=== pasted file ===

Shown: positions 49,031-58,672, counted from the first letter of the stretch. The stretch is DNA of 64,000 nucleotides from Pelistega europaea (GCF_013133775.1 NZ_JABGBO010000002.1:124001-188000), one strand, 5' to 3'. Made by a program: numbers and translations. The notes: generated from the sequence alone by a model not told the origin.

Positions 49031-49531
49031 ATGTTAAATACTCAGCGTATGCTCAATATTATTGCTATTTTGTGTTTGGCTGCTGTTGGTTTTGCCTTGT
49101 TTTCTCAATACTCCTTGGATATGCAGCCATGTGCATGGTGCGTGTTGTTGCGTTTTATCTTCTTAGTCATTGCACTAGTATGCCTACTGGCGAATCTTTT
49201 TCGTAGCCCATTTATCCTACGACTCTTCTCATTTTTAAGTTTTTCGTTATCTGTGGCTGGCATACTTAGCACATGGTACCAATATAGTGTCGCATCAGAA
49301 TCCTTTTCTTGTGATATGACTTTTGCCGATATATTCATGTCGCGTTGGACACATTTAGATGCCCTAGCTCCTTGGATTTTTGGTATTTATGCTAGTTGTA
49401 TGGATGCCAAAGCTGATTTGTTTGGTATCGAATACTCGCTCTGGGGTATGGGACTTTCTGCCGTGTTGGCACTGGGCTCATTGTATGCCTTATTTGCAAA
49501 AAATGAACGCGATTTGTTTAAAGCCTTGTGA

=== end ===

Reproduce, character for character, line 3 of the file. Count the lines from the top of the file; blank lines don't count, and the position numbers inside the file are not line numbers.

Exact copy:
49031 ATGTTAAATACTCAGCGTATGCTCAATATTATTGCTATTTTGTGTTTGGCTGCTGTTGGTTTTGCCTTGT